I got back from my mini-vacation Friday evening, and went to see La Traviata at Arizona Opera. It was pretty good. Arizona Opera really does a good job, especially considering their resources etc. After the opera I hung out with Amber Lee at our favorite hangout and people-watched, it was a lot of fun.

Saturday I was off to Phoenix for my friend Kris's wedding. Kris is one of the finest men I know, and his wife seems well-suited for him. What a blessing they are to each other! There were a number of friends of Kris's from Tucson there (we all know each other) and I took my friend Tiffany, who had met Kris a couple of times (she also knows the rest of the Tucson contingent). We all had a great time at the reception, we were somewhat raucous (but always in good taste :-)). I also bumped into Irene, who is a friend of my friend Zoe -- as a matter of fact I had sat next to Irene at Zoe and Alex's wedding last year, so seeing her at another wedding was somewhat bizarre but nice. She's very cute and smart and everything I look for in a woman, so of course she is dating someone. Ah well. I got home from Phoenix around 10:30.

Sunday I interviewed the director of our schola at SSPP, as part of my Living Stones ministry class. It was all about music ministry and how he views his ministry and his faith. We did the interview over brunch and we had a great talk about all kinds of stuff as well. Then I came home and began cleaning/reorganizing my computer room to make it a little nicer layout, which took most of the day. I went to Holy Family Church for their 5 p.m. Latin Mass. Unlike the Latin Chant Mass we do at SSPP once a month, this is the 1962 Mass, not the current one, and they have it every Sunday at 5. I know a couple of people that go to that Mass so it was nice to see some friendly faces.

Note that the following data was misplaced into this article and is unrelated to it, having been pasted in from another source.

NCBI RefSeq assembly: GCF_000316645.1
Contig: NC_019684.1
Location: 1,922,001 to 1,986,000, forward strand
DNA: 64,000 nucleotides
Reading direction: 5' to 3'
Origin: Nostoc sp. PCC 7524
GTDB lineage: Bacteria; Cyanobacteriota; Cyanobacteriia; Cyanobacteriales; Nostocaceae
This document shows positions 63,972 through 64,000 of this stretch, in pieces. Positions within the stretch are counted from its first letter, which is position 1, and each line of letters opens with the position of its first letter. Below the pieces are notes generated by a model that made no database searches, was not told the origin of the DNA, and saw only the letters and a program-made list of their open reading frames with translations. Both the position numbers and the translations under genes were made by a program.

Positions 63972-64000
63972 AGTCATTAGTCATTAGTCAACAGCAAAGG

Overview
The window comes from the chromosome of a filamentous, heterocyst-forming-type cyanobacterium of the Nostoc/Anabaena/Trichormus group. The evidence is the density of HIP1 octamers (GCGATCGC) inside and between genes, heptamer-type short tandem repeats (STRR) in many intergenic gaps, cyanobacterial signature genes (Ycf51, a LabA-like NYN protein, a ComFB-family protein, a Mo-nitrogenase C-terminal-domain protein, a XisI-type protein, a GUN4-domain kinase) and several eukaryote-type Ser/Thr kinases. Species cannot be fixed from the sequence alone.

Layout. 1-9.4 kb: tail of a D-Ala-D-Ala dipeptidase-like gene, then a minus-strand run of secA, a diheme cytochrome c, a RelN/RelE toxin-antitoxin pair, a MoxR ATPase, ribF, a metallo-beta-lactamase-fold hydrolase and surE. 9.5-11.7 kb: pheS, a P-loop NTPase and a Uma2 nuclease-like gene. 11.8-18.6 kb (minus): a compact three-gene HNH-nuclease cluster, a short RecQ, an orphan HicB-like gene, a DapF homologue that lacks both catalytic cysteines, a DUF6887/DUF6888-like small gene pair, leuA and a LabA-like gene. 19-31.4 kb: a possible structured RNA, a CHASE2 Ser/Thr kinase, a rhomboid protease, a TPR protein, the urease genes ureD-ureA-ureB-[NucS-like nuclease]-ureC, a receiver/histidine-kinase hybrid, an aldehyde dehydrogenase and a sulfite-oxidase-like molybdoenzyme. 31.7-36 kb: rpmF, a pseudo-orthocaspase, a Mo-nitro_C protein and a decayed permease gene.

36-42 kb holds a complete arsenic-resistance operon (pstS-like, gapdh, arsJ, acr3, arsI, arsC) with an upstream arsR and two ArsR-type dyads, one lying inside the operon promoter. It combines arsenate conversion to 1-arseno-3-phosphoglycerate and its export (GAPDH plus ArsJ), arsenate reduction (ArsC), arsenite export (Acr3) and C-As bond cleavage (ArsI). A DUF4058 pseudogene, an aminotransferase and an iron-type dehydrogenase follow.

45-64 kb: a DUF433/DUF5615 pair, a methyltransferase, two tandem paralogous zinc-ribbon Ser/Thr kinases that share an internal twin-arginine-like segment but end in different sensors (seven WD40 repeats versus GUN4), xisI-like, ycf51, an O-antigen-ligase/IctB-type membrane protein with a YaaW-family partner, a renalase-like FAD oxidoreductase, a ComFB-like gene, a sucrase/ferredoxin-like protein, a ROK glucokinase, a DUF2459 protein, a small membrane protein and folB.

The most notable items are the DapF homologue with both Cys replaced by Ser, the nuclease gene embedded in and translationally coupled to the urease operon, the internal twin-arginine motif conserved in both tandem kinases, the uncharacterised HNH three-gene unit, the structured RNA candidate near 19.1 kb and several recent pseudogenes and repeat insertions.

My more traditional friends will undoubtedly be mortified to hear me say that I really much prefer the current Mass in Latin to the 1962 Mass, or at least, the 1962 Mass as I've seen it done. In every case it seems very rushed to me, so much so that even if you spoke Latin fluently you couldn't understand what was going on without the missal. That and the 3-ring circus aspect, where the celebrant is doing one thing, the choir is singing something else, and the people are sitting or praying or whatever -- it just seems too much for me. Maybe if I got to go to a High Mass I'd feel differently, but I'd like it if the celebrant would STOP and wait for the choir, and they for him. Sheesh. So there I go, I've lost any credibility with the Tridentine crowd. I do think that the Tridentine Mass should be made regularly and freely available for anyone that wants it, though -- why shouldn't we? We can have Mass in Spanish and Vietnamese and Korean and Polish in this diocese, so why not the Tridentine Mass if there are enough folks that want it?

I must get to sleep, I have to be at my new job in 8 hours and 15 minutes or so. Wish me luck!

Wednesday, October 16, 2002

Just a quick post before I go -- the Pope has released his new apostolic letter, Rosarium Virginis Mariae. Check it out.

Tuesday, October 15, 2002

I'll be out of town from Wednesday to Friday, so no blogging for me. Catch up with you on Friday!